These plans came about when I spotted an item in a friend’s Pinterest “projects to build” board. When my friend/neighbor posted these, I felt that it would be nice to work on this plan and possibly build this item with her. The item was originally sold by Plow and Hearth and doesn’t appear to be available any longer.
With that in mind, I kept the plan relatively simple in terms of the construction and the cuts needed. I created a plan using a program called Sketchup. Click for the full Sketchup plan.
The instructions are listed below along with the material list and cutting list. The instructions are a bit limited since we haven’t built our own version yet. Once we complete our own version of this Plow and Hearth cabinet, we will add images, video, and further detail to the instructions.
4 @ 1″ x 6 x 8′
1 @ 1″ x 2 x 8′
2 @ Chain for sides
2 @ Side latches
1 @ Piano style hinge (stainless or weather resistant)
A: 2 @ 1 x 6 x 36 (5 1/2″ true width): Top and Bottom
B: 3 @ 1 x 4 3/4″ x 22 1/2″ : Vertical Pieces (sides and center)
C: 1 @ 1 x 4 3/4″ x 16 7/8″ : Inner Shelf
D: 1 @ 1 x 2 x 34 1/2″ (1 1/2″ true width) : Top Apron Back
E: 2 @ 1 x 2 x 4 3/4″ (1 1/2″ true width) : Top Apron Sides (cut style if desired)
F: 4 @ 1 x 6 x 36″ (face boards)
G: 2 @ 1 x 2 x 22 7/8″ (23″ should be fine)
Building Steps for the primary cabinet:
- Cut pieces using the above cutting list.
- Align and fasten the 3 vertical pieces (2 sides and center). You can fasten using glue and screws, or glue and nails depending on your skill and or tools available.
- After cutting your scroll pattern on the apron side pieces, fasten them to the apron back pieces by nailing from the side. The apron end pieces are fastened using glue and screws at the end of the apron back piece.
- Take the assembled apron and glue and fasten (screws or nails) to the top shelf. Your fasteners should come up from the underside along the back and can be drilled/screwed from the top for the end pieces
- Measure and mark the height of your inside shelf. Mark the front and back on each side. We had the bottom of the shelf marked at 10″ and fastened with glue and nails from each side.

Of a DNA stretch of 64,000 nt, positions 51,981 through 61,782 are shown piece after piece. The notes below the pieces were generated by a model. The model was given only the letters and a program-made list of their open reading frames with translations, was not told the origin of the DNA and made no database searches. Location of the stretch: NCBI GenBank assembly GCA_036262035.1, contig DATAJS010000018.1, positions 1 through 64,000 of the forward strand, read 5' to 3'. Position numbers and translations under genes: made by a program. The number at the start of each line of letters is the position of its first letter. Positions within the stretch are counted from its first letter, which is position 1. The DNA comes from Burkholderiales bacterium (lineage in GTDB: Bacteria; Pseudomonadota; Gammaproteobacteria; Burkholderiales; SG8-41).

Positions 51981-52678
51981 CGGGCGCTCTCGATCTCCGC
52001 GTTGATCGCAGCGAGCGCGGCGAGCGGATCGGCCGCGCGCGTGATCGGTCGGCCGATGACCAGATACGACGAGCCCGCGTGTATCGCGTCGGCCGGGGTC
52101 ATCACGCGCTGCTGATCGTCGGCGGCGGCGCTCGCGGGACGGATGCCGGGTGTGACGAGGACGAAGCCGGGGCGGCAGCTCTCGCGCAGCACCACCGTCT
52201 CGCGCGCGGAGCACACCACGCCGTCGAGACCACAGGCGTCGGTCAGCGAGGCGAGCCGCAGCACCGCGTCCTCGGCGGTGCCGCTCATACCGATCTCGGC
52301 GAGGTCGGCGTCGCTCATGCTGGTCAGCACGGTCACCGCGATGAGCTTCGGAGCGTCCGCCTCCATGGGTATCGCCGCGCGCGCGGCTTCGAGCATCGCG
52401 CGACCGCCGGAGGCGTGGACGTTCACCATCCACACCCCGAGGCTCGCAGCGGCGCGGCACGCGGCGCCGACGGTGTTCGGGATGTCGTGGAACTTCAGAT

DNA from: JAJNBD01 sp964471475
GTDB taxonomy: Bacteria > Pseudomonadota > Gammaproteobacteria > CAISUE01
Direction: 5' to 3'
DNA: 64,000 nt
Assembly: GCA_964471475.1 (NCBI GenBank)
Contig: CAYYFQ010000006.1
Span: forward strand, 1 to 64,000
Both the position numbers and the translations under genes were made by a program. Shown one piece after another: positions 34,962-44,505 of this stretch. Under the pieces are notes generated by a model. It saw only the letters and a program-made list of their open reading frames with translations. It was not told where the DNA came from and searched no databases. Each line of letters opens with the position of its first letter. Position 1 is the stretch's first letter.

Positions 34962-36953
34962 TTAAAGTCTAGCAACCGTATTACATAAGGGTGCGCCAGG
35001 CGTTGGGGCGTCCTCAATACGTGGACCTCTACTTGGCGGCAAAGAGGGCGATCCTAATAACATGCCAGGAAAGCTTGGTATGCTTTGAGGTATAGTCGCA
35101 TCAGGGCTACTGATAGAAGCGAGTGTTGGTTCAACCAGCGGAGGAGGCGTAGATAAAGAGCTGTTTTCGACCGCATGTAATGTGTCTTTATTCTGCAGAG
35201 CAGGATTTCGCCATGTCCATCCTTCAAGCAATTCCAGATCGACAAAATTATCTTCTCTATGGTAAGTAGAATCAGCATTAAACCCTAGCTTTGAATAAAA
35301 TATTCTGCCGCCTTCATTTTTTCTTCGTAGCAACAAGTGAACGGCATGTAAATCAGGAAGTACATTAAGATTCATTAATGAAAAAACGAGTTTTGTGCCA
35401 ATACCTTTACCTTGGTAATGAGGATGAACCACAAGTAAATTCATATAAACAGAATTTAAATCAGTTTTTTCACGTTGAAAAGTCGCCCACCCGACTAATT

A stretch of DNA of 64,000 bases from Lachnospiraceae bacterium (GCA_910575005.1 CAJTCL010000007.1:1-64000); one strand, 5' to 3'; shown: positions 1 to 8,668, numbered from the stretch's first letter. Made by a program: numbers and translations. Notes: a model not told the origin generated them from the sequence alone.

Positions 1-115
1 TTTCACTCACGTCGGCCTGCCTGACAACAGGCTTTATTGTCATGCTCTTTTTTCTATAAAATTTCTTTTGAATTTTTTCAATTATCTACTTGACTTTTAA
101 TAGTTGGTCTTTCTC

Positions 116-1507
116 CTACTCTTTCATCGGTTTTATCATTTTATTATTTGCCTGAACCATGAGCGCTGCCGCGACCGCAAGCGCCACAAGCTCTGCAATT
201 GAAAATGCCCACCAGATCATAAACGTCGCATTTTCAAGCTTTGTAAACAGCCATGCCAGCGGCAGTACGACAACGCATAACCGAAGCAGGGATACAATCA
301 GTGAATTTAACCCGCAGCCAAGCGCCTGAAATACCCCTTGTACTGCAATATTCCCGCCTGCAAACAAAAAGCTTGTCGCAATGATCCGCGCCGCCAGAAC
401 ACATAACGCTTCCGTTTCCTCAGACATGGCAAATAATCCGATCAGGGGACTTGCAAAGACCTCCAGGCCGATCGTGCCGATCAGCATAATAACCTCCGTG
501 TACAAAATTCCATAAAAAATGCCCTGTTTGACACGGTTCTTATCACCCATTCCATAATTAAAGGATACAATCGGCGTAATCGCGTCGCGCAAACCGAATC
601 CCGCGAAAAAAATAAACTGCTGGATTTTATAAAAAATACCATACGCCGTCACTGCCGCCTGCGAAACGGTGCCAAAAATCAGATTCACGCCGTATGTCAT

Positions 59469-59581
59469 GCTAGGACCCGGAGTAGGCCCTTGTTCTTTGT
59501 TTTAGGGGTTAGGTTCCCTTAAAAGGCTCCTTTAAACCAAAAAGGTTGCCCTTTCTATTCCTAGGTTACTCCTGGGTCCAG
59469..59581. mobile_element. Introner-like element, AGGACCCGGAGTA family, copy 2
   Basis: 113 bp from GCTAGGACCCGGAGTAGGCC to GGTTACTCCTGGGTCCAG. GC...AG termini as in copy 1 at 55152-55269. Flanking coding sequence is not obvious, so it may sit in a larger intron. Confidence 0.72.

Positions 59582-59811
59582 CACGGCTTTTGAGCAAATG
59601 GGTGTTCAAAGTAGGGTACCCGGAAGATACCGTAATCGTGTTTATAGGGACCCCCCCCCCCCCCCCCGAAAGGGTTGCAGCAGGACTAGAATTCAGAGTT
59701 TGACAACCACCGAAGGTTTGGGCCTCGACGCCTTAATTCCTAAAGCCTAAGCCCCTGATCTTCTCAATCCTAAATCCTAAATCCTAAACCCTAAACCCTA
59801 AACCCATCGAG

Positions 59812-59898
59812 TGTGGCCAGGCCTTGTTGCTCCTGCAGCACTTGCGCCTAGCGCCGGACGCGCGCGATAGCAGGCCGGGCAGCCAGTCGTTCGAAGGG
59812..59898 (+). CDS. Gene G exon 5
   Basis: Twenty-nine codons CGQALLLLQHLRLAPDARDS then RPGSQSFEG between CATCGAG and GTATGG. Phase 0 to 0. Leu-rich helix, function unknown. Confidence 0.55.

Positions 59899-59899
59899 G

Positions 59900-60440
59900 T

Your main cabinet is now complete and can be set aside while you work on your cabinet face / fold down shelf portion:
- Begin by laying out your 4 36″ wide boards so that they form a nice rectangle shape.
- Take your 2 “G” parts and align each so that it is 4″ in from the end and that the end of the 1 piece is flush with the bottom of your shelf/face. The other end will overlap the opposite end by 3/4″ – 1″. Fasten these pieces in place with glue and nails or screws. If you want a clean look on the face of your piece when closed, you should use a finish nail and then countersink and fill the nail hole. If you want a clean look on the face, you could also screw or nail from the back side. In either case, you should sink at least 2 fasteners along each 1 x 6 board. Since this will be exposed to the elements, I would suggest using 3 per board. If you have a brad nailer, this is the perfect time to use galvanized 1 1/4″ galvanized brads. The brads will be a bit hidden when compared to a simple finish nail that you hand set.
- After fastening your parts give it some time for the glue to set up. An hour should be plenty of time.
- Assuming your have purchased a piano hinge, secure to the cabinet face /shelf edge. This should fasten along the bottom edge where the cross pieces (G) are flush and the opening of the hinge should face away from the cross pieces (G).
- Align the cabinet face / shelf with the primary cabinet. This should be flush at each side and the long edge of the piano hinge should be lined up against the 2 sides and center support piece (B).
- Fasten in place. You might want to elevate the primary cabinet with a couple of leftover pieces of 1x material so that it is at the same level as the cabinet face. This will make it easier to align and fasten.
- With the cabinet face/shelf in the open position, fasten your side chains or cables (depending on what you purchased). Be sure that the items are taught/tight. I would close the cabinet face slightly(about 1/4″ – 1/2″) to allow for some play in the side cable/chain. This will probably require a little adjustment over time.
- Attach your side latches to the cabinet face (upper sides) and then close your cabinet face. Mark and fasten the opposite side for your cabinet latches.
There is much more detail involved with this project and we would be happy to expand on this with photos and diagrams in the near future. In the meantime, ask any questions that you might have below.
The entire design of the project (using Google Sketchup) was captured and can be seen on the WoodworkCity YouTube Channel. The video has a voice over that might help answer some questions that you have.
Flip Down Sideboard Plans
A great project that has multiple uses on a patio, or even in a small shop or laundry space.
- Hidden storage
- As needed work surface
- Dimensional Lumber
- Simple Joinery
- Limited tools needed
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